It is largely unlikely that any other topic has more far-reaching implications than food. This is because even equally critical prerequisites for human life such as air and soil are neither as capital- or labor-intensive, nor sensitive to acts of men and nature as our contemporary food chain. There is, however, an enormous discrepancy between the significance of food-related issues and the extent to which they covered by mainstream media. 
The September 11th 2006 issue of The Nation is a rare exception to this rule. The issue covers a wide spectrum of discussions revolving the economics, politics, technology and culture that surround our food system. This essay focuses on one of these issues, namely the influence of agriculture policy-making on urban life.
“Agriculture,” said the founder of a local farmers’ market to Habiba Alcindor, “is just what it says, it has a lot of culture in it” (37). This observation cannot be overestimated; the underlying culture of production, distribution and consumption of foodstuff can be examined from a plentiful of aspects. 

Alcindor, for example, finds considerable racial disparities in farming, including what she finds as entry barriers that prevent black farmers from trading their crops, which have caused a subsequent decline in the proportion of black farmers. She maintains that alternative distribution channels, in particular organic farming markets, do not only help to counterbalance the situation, but also reposition black farmers as “the building blocks for a new inner-city economy” (37). Farmers’ markets and organic farming have several other important implications for urban dwellers. Waters discuses several noteworthy points to consider:
First, the allocation of a greater proportion of households’ food expenditure to wholesome raw materials instead on processed food changes the way people treat eating altogether. Buying fruits, vegetables and meat that require extra work before consumption may lead to longer meals and improvements in the social and family life surrounding them.
Second, better awareness to the way food is produced helps to strengthen the ties between urban society and the society that feeds it – namely the farming workforce and its economic environment. This may mean a reluctance of urban voters to allow government subsidies to certain types of crops (such as corn), as well as the current tolerance towards unfair treatment of workers in the agricultural sector.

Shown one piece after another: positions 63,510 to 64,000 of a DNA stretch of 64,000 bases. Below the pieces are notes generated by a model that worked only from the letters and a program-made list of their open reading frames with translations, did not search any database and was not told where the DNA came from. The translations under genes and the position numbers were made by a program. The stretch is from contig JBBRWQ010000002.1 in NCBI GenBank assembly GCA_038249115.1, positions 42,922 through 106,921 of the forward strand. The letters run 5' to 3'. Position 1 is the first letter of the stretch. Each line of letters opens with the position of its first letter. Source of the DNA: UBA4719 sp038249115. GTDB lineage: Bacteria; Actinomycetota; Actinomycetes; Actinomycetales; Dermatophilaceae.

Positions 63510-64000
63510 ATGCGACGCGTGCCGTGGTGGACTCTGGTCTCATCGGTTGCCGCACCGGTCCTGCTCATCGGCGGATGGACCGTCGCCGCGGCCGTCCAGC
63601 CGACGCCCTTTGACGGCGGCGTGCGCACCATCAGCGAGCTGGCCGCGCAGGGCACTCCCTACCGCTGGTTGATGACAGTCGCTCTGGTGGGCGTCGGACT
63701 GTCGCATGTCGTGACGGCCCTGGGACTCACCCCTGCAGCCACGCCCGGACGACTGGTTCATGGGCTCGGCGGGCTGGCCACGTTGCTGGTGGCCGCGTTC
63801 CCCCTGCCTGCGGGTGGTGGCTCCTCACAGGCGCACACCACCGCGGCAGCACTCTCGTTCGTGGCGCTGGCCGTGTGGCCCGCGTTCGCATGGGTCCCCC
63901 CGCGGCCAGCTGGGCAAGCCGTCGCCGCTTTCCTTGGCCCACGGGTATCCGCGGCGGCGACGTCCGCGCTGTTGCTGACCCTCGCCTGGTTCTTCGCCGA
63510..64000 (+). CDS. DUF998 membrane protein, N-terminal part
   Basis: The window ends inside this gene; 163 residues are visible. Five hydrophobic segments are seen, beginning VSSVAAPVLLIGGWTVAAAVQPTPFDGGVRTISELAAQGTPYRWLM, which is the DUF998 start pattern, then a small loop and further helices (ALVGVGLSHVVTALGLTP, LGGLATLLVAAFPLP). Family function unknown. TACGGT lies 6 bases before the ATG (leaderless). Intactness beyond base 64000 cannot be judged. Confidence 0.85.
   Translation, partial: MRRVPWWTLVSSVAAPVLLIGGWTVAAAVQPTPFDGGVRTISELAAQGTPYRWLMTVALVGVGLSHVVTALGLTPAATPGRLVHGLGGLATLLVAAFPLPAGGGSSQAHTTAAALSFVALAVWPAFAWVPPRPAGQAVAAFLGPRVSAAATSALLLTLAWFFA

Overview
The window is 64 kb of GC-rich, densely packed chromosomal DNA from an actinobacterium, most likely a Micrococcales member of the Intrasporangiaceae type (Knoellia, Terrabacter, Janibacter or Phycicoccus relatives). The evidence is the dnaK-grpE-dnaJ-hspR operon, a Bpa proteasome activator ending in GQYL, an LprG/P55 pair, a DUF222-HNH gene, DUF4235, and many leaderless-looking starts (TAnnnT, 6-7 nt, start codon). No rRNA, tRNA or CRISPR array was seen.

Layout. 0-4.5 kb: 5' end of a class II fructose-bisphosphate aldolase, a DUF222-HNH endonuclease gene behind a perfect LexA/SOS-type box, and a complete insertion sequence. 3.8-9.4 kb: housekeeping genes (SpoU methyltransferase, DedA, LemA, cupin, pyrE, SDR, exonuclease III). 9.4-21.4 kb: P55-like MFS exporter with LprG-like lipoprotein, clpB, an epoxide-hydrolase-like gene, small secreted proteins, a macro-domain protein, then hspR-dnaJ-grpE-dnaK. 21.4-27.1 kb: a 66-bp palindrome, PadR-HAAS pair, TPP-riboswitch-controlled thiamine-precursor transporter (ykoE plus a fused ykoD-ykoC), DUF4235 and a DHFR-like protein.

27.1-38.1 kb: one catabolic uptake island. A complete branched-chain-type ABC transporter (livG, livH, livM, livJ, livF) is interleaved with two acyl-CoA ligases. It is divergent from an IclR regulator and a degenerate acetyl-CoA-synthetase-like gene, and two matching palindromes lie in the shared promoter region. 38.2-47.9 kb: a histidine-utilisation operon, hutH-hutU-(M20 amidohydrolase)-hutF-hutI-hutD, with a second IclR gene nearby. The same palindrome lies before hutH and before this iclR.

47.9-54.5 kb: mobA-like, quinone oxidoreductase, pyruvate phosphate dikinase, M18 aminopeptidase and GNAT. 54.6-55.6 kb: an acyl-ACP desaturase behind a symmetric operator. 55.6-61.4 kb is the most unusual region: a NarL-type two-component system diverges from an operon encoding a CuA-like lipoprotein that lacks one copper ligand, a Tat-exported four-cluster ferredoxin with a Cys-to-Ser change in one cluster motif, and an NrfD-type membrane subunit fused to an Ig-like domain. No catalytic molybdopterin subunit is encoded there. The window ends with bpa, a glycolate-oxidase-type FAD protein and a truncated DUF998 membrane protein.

Third, such trends will inevitably lead to higher food prices. Consumers will have to pay the full price (in terms of dollars and cooking time) of their meals. Waters argues that current consumers tend to avoid this obligation at the moment, although it is possible that the net price of better food is lower than processed alternatives (13).
The fluctuations in food prices observed in the past several years teach us quite a few important lessons. A simple but nonetheless important message is that agricultural economies are rather sensitive and thus malleable enough to allow for some dramatic changes in it, as the issue’s editorial proposes (5). People who are usually unaware to the forces that underlie our food chain might be willing to consider an array of reforms and show a growing public pressure in this direction.      

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Monday, July 30, 2012

Weight and Health Paper

Traditionally, weight and health were considered to be two interdependent notions since any problems with weight naturally resulted in serious health problems. It should be said that people noticed such interdependence quite a long time ago but this idea was scientifically proved only in the last decades when the real impact of weight problems on health were revealed and scientifically analyzed (Paeratakul 178). At the same time, it is necessary to underline that the major problem of the modern society is the problem of overweight leading to obesity and correlated health problems.
In fact, I believed that weight and health were really interdependent but I was practically convinced that obesity is the major problem that can threaten to our health because of the changes of our weigth. Nevertheless, a friend of mine, who was a professional nutritionist, warned me that there was another side of the medal, which was often hidden from us because it was and still is quite rare in well developed countries, at least, compared to the problem of obesity. He told me that the nutrition of contemporary people had changed dramatically within the last few decades that inevitably affected their health. He underlined that along with the problem of obesity, one the major challenges of the modern American society, there is still a problem of insufficient and malnutrition, especially in developing countries that lead to numerous health problems of many people to the extent that thousands and even millions of people are starving. The lack of good nutrition results in the wrong development or, to put it more precisely, underdevelopment of human bodies, numerous illnesses caused by malnutrition, especially those related to digestion (Colburn 77).